Antarctica expedition cruises

Hebridean Sky

Formerly known as Sea Explorer, Hebridean Sky underwent a ten million dollar refit in 2016 , adding a host of new amenities as well as state of the art stabilisation, fuel efficiency, and upgraded communications systems to become one of the safest and most comfortable ships in her class.

Class: Antarctic Category 1
Style: Luxury polar expedition
Passengers: 118 maximum
Length: 297 ft

Cabin prices: ££, £££, ££££

Introducing 'Hebridean Sky'

With programs for both first-time and returning visitors there is plenty to do and watch inside and out, onboard and onshore. The spacious suites all have exterior views with choice of queen-sized or two twin-sized beds; sitting area with sofa and side chair (sofa can be converted to bed for a third person); flat screen TV with DVD/CD player; telephone; independent temperature controls; mini-bar. The public areas benefit from upgraded wifi, panoramic top deck observation platform, live entertainment.


On board 'Hebridean Sky'


Hebridean Sky cabin Owner's Suite

Owner's Suite

Number of cabins of this type: 1

Bed configuration: twin beds or a double bed, with extra sofa bed

Hebridean Sky cabin Penthouse Suite

Penthouse Suite

Number of cabins of this type: 5

Bed configuration: twin beds or a double bed, with extra sofa bed

Hebridean Sky cabin Veranda Suite

Veranda Suite

Number of cabins of this type: 8

Bed configuration: twin beds or a double bed, with extra sofa bed

Hebridean Sky cabin Deluxe Suite

Deluxe Suite

Number of cabins of this type: 2

Bed configuration: twin beds or a double bed, with extra sofa bed

Hebridean Sky cabin Promenade Suite

Promenade Suite

Number of cabins of this type: 13

Bed configuration: twin beds or a double bed, with extra sofa bed

Hebridean Sky cabin Window Suite

Window Suite

Number of cabins of this type: 17

Bed configuration: twin beds or a double bed, with extra sofa bed

Hebridean Sky cabin Porthole Suite

Porthole Suite

Number of cabins of this type: 10

Bed configuration: twin beds or a double bed, with extra sofa bed

Hebridean Sky cabin Triple Suite

Triple Suite

Number of cabins of this type: 2

Bed configuration: twin beds or a double bed, with extra sofa bed


Hebridean Sky deck Deck 2

Deck 2

(Deck level: 5)

Hebridean Sky deck Deck 3

Deck 3

(Deck level: 4)

Hebridean Sky deck Promenade Deck

Promenade Deck

(Deck level: 3)

Hebridean Sky deck Veranda Deck

Veranda Deck

(Deck level: 2)

Hebridean Sky deck Penthouse Deck

Penthouse Deck

(Deck level: 1)

Voyages in detail


Everyone visiting Antarctica and the South Atlantic must recognise the obvious: that conditions can intervene at short notice and a voyage's planned itinerary must be altered. Make sure you read 'A very important note on published itineraries' in 'How to choose an Antarctic cruise'.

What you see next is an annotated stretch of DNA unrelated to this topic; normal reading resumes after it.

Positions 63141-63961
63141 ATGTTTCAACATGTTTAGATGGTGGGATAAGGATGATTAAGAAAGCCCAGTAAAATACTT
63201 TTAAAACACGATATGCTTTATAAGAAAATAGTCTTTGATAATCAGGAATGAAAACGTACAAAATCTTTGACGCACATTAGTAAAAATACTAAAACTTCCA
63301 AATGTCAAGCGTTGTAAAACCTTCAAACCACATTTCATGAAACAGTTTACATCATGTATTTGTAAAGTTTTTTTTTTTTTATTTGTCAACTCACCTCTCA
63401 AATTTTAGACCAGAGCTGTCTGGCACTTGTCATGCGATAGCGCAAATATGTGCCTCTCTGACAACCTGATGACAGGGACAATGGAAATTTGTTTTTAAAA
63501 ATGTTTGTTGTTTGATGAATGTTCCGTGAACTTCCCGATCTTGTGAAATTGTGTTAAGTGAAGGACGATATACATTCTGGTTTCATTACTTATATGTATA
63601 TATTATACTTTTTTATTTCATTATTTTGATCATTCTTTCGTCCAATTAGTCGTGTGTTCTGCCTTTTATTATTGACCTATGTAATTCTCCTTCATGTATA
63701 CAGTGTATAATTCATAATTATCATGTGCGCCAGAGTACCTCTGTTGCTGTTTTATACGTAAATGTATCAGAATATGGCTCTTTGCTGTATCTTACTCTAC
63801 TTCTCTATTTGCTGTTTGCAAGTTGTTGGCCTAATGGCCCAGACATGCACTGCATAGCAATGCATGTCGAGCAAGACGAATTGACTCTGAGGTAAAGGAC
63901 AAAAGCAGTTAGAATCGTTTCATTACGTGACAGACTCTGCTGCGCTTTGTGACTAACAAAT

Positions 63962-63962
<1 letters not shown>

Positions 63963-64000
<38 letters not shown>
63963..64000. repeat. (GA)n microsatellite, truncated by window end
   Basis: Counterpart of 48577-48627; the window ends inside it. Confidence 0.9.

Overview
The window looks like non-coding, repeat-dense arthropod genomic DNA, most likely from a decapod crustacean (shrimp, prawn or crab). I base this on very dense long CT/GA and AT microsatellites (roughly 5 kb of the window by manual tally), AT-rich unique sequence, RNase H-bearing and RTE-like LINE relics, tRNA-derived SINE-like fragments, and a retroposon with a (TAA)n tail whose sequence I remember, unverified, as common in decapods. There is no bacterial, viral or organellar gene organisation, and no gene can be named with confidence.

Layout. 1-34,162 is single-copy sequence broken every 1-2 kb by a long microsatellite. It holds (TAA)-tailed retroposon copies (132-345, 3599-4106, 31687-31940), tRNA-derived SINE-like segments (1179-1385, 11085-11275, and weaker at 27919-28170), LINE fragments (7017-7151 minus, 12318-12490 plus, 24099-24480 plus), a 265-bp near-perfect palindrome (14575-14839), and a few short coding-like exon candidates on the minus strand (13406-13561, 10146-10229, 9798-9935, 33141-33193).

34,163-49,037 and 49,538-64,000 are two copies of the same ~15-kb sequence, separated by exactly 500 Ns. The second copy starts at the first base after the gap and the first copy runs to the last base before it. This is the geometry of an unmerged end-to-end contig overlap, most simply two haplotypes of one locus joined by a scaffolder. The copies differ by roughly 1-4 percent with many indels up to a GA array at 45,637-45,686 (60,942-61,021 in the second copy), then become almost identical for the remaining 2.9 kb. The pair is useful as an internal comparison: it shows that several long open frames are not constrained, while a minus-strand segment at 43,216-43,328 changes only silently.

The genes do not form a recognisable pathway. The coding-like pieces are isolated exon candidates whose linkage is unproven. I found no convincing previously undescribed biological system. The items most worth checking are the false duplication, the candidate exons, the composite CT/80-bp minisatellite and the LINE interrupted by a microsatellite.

Select a voyage

Some of the sites that may be visited

Half Moon Island

(planned for Day 4)

Half Moon Island palls into insignificance against the glaciated shores of Livingstone Island, that is…until you reach its shore, where its peaks and ramparts of volcanic rock stand out clearly against the icy cliffs or low lying cloud. Wildlife is mainly found to the southern part of the crescent and consists mainly of Chinstrap penguins or Antarctic terns, Skuas and Kelp gulls nesting on the more prominent ramparts. Wilson’s storm petrels nest at the highest points as do black bellied storm petrels and cape petrels. Weddell seals are on the beaches and by late January Antarctic fur seals start to arrive, gradually taking over the beach area. There is also an Argentinian station here, open just in the summer months. More recently Camara Station has been used for research by ornithologists and geomorphologists.

Livingston Island

(planned for Day 4)

Livingstone Island is the second largest of the South Shetland Islands and is rich in wildlife. The island also featured on the sealers' route but due to its tricky shape including 6 important peninsulas it was only finally mapped and surveyed in 2005. Tourists mainly visit the southern safer side of the island. Southern elephant seals - the largest seals in the world- reside/visit here, huddling together against the cold as do Antarctic fur seals. Gentoo, Chinstrap and Macaroni penguins nest here. Birds include Snowy sheathbill, Skua, Kelp gull, Cape Petrel, Southern giant petrel, Antarctic shag and Antarctic tern.

Deception Island

(planned for Day 5)

Deception Island is one of the most incredible islands on the planet. It is an active volcano in the South Shetland Islands, off the Antarctic Peninsula. Its unique landscape comprises barren volcanic slopes, steaming beaches and ash-layered glaciers. It has a distinctive horse-shoe shape with a large flooded caldera. This opens to the sea through a narrow channel at Neptune's Bellows, forming a natural sheltered harbour. It is one of the only places in the world where vessels can sail directly into the centre of a restless volcano.

It earned the name of 'Deception' from the concealed horsehoe-shaped harbour. The volcano beneath it was formed 10,000 years ago but erupts still in modern times, with fissures and cones in the late 60s and in 1970 that destroyed UK and Chilean scientific bases. Seismic activity was also detected in 1992 but no eruption occurred. This volcanic activity probably accounts for fewer glaciers on the island than on other islands in the area.

Telefon Bay is a small bay on the north-west coast of Port Foster, Deception Island, in the South Shetland Islands of Antarctica. It is surmounted by Telefon Ridge. The name appears on the chart of the French Antarctic Expedition under Charcot, 1908–10, and derives from the ship SS Telefon, which sat here awaiting repairs.

Points of interest include volcanic caldera, geothermal hot springs, scientific bases, extensive moss beds with the additional wildlife: Chinstrap penguin, Cape petrel, Antarctic fur seal, and Weddell seal, which is the most southerly of the Antarctic seals and lives mostly on fast ice.

Detaille Island

(planned for Day 8)